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Legality's BordersAn Essay in General Jurisprudence$
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Keith Culver and Michael Giudice

Print publication date: 2010

Print ISBN-13: 9780195370751

Published to Oxford Scholarship Online: May 2010

DOI: 10.1093/acprof:oso/9780195370751.001.0001

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The hierarchical view of legal system and non-state legality

The hierarchical view of legal system and non-state legality

Chapter:
(p.41) 2 THE HIERARCHICAL VIEW OF LEGAL SYSTEM AND NON-STATE LEGALITY
Source:
Legality's Borders
Author(s):

KEITH CULVER

MICHAEL GIUDICE

Publisher:
Oxford University Press
DOI:10.1093/acprof:oso/9780195370751.003.002

This chapter examines Raz's theory of legal system, which explicitly sets out to overcome difficulties in Hart's account regarding the identity and borders of legal systems by introducing new explanatory elements. Raz claims that legal systems are unique normative systems since they claim, via the activities of a broad range of norm-applying institutions, to govern comprehensively, supremely, and openly the social life of their subjects. Unlike Hart's, Raz's theory is avowedly state-based and state-restricted, as he says it is not meant to be tested against non-state phenomena of legality. It is argued that there are nonetheless several problems with Raz's theory as a contribution to general jurisprudence. In addition to leaving the problem of indeterminacy unresolved, Raz's theory is unable to explain various types of state legal systems that are comprised of federalist structures as well as shared and distributed governance arrangements.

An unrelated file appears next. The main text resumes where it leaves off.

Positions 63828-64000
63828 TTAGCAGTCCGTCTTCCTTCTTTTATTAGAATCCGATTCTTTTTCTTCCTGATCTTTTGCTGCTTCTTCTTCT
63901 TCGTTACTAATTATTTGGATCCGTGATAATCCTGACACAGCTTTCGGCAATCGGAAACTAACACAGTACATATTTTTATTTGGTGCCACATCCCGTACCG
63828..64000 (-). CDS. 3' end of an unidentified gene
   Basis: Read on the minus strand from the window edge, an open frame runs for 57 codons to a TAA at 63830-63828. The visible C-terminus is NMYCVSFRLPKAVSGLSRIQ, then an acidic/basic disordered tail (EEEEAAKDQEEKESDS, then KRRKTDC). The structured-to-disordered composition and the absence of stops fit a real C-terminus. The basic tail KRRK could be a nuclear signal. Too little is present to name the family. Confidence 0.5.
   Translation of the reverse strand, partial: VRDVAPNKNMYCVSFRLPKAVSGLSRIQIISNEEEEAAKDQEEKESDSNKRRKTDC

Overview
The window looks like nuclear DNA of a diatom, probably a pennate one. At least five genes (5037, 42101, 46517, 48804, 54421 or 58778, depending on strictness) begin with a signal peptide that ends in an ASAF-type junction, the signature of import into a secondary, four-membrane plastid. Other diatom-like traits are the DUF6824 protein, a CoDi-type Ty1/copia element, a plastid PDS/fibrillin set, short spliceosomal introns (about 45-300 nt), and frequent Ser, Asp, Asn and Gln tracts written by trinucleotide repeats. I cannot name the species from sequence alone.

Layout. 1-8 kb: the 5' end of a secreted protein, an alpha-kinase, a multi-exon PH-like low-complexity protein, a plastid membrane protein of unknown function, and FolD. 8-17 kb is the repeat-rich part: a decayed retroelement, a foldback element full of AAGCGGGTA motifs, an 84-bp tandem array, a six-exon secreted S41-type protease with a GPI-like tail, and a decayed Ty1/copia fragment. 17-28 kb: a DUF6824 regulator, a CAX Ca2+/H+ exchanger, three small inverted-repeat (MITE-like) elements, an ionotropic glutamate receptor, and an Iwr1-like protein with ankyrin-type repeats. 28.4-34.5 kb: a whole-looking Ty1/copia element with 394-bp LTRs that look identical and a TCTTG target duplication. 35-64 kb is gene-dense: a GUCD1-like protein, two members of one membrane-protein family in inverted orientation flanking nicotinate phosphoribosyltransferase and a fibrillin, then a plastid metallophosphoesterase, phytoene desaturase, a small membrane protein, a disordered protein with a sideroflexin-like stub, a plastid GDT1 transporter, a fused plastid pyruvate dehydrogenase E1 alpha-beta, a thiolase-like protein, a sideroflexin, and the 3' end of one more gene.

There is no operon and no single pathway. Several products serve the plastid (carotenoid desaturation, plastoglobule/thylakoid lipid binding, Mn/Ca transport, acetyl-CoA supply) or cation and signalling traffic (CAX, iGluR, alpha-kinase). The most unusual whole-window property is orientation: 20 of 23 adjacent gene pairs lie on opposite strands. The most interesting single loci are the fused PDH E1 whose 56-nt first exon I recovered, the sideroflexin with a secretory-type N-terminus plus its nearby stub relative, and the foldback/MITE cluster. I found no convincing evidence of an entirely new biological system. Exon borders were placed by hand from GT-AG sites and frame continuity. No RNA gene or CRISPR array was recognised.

Keywords:   legal system, hierarchy, Raz, comprehensiveness, supremacy, openness, norm-applying institution, non-state legality

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